Mini-Book Has Closed, But the Story Lives on


April 6, 2022




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(BE’ER SHEVA, Israel.) As I walked up to Judy Freed’s house the second thing I noticed was a half-full bookshelf. It stood outside exposed to the elements and held junk instead of books. The first thing I noticed were the dogs barking at me from her yard. 

Outdoor Bookshelf

A bookshelf outside Freed’s house [Credit: David Ben Moshe]

Judy is the last owner of Mini-Book a second-hand book store that exists only in memory and on a Facebook page that was still sharing book-related memes as recently as October 2021 four years after its closing. None of the memes are original, they are mostly cartoons shared from other pages  related to reading such as a recommendation from the “Cathy” comic strip to “Set aside a little time each day for reading. 8:00 am – 8:00pm, for instance.”

Facebook Post "Set aside a little time each day for reading."

Facebook post from Mini Book. [Credit: David Ben Moshe]

At age 67 with the demeanor of a grandmother and a broad smile – Judy considers herself an artist. She immigrated to Israel in 1977 and eventually settled in Be’er Sheva, where her husband, Ze’ev, found a job. In 2003, Judy was in her mid-forties and still searching for a career when she learned that Mini-Book was for sale. 

Mini-Book was a used bookstore in the old city of Be’er Sheva established in 1975 by Carol Refaeli as a hobby. Her husband, Gideon, was an architect and property owner who provided her a space, rent-free, to open the bookstore.  When Carol died in 2002 her husband kept the business for about a year before putting it up for sale. In 2004, Judy bought the business. 

During our conversation, a car pulled up and a woman got out and asked Judy for coffee. Limping, this woman let herself into the double gate, common in dog parks, and sat down. Judy introduced me to her friend, Mazal, before going inside and leaving us with the dogs. 

Speaking with Mazel, I learned her opinion about the bookstore. “It is a shame that it closed, it helped lots of people, they had many books and people could bring books and get new ones, nowadays all the books end up in the trash.”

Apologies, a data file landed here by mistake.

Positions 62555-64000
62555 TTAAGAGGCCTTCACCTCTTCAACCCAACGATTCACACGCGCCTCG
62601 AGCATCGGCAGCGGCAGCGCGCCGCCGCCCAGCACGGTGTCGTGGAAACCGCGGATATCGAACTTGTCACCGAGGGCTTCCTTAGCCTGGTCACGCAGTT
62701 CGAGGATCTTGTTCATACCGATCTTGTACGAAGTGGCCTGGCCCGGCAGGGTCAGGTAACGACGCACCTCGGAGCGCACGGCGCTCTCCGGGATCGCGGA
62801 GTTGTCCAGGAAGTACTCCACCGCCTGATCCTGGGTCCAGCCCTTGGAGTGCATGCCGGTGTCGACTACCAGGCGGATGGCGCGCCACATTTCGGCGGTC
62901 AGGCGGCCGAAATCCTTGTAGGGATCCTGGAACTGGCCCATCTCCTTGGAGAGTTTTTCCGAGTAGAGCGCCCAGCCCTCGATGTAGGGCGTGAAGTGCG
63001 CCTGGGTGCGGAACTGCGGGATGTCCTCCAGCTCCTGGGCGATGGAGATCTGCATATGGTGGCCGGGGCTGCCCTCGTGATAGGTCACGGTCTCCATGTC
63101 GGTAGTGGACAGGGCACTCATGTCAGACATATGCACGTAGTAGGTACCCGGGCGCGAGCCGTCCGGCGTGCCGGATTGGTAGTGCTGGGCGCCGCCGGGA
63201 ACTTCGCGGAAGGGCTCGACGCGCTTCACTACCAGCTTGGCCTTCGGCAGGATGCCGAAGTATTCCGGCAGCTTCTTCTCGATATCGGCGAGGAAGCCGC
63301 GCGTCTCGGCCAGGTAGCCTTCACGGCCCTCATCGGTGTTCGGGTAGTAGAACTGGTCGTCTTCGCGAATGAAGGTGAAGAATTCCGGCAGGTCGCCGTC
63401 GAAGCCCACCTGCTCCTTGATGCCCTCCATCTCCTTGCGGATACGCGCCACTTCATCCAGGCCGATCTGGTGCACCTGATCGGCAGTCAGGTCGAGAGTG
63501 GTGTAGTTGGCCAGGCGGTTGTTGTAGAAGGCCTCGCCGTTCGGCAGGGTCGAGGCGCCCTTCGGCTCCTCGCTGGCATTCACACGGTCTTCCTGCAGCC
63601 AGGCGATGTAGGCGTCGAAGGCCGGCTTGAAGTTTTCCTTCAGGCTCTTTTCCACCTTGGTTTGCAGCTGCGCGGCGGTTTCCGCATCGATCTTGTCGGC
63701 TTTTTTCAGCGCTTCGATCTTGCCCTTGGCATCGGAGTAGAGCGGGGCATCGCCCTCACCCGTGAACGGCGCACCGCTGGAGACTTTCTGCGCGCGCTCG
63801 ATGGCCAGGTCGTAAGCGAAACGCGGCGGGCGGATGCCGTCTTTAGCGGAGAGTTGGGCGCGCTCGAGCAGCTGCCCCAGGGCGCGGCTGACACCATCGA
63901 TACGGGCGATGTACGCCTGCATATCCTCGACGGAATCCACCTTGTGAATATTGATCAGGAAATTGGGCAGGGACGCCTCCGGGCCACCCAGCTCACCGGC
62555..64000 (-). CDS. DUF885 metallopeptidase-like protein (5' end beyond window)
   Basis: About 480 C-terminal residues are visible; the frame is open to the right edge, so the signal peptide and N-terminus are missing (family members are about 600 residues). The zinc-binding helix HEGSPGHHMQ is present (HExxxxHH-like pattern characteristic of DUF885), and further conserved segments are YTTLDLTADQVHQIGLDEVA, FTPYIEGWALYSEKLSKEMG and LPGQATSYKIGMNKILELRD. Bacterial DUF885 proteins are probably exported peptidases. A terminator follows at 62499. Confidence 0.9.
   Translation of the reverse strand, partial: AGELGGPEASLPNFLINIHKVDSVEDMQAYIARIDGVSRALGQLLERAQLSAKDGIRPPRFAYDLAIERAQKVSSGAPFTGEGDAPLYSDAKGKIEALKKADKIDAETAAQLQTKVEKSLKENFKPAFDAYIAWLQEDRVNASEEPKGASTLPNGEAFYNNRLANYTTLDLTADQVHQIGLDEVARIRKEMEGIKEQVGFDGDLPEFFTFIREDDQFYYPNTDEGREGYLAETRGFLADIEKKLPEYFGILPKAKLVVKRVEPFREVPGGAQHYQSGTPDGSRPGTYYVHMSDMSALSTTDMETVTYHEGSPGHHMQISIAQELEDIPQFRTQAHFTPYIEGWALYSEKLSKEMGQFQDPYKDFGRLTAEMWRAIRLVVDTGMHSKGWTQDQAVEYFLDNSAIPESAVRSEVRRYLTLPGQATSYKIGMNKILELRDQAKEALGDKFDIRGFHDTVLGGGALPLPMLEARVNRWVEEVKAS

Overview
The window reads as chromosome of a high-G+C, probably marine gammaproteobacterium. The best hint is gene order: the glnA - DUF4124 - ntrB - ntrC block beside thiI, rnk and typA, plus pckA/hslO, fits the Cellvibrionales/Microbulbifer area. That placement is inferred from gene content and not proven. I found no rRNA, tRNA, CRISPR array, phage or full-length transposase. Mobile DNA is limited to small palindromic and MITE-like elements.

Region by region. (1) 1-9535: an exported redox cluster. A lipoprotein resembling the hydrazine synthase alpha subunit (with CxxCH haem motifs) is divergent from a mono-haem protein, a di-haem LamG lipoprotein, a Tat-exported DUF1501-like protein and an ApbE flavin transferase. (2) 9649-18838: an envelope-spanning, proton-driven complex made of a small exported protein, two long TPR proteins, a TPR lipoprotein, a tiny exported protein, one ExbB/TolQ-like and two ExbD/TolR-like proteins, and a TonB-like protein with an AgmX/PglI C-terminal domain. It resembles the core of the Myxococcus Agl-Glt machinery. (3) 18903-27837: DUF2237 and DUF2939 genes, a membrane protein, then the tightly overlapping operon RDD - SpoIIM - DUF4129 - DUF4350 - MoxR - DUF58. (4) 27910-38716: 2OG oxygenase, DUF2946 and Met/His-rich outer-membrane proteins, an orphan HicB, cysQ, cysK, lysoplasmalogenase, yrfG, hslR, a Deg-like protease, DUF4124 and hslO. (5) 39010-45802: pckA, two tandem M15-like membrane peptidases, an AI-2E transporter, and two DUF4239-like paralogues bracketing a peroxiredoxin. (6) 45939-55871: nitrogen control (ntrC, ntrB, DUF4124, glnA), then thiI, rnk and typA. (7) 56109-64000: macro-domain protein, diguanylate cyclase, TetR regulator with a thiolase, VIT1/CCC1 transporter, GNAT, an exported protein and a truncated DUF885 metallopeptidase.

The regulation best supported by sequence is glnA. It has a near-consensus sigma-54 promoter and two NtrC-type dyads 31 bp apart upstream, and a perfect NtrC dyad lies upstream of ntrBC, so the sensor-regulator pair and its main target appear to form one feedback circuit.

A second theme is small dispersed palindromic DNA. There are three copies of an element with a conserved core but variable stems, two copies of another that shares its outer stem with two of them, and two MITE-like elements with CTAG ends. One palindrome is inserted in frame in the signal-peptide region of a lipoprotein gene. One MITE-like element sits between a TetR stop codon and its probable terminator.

After Judy returned we continued our conversation while Mazel sipped her coffee. Judy told me that the business never made her any money. When asked why Judy smiled and said, “I am a lousy business (wo)man and bad at selling.”

Judy told me she had just three days of training before taking over and didn’t know what to buy, so she focused on her favorite kind of book – science fiction. She filled the store with the genre, but only the books she didn’t want to keep for herself. 

On a typical day, Judy would open at 9 or 10 a.m., sit down, and start reading. When someone walked in she would try to help them, then it was back to reading. When I asked about the finances of the business Judy couldn’t recall much. Only that her rent was low and the property taxes were high. She told me: “I got in a deep hole with arnona [property tax] because I couldn’t afford to pay it. I could barely afford to pay rent.” 

At first, she was breaking even, but soon the business was losing money. She kept the doors open by investing money Ze’ev earned at his government job. He warned her that when he retired they couldn’t continue. In 2017, that day came and she tried to sell the business, but there were no takers.

She found someone who wanted the lease to open a dry goods store. This man brought in his products and removed many of the approximately 20,000 books to make space, but never signed a contract. She doesn’t know what happened to those books, but it didn’t seem to bother her. All she had to say about the loss was, “He carted some off somewhere, G-d knows where.”

A Photo from Inside Mini-Book.

Inside Mini-Book [Credit: Judy Freed]

The books he didn’t take stayed in the store until she was forced to vacate and they were sold for practically nothing. She kept the ones she felt were worth something. These included a beautiful 10-volume, wildlife dictionary, books in Hebrew printed before 1948, when the State of Israel was established, and antique books over 100 years old. She says these books are buried somewhere in her house. 

Describing the house she said “Every room is a library, except for the bathroom and the kitchen. We only had one child but we bought him a bunk bed. He was sleeping on the upper bunk, and I put bookcases under his bed. There are bookcases opposite his bed, there are bookcases around his bed. There are bookcases in the living room, there are bookcases in the bedroom.”

When I asked to see the bookshelves inside she declined, telling me the house was too messy at the moment for guests. 

Now that the bookstore is closed Judy has moved on to theater. She is part of the chorus for the play “The Broadway Cure.” I asked her if she had any regrets about her time as the owner of Mini-Book. 

“Not other than making bad business decisions, I don’t believe in regrets.” 

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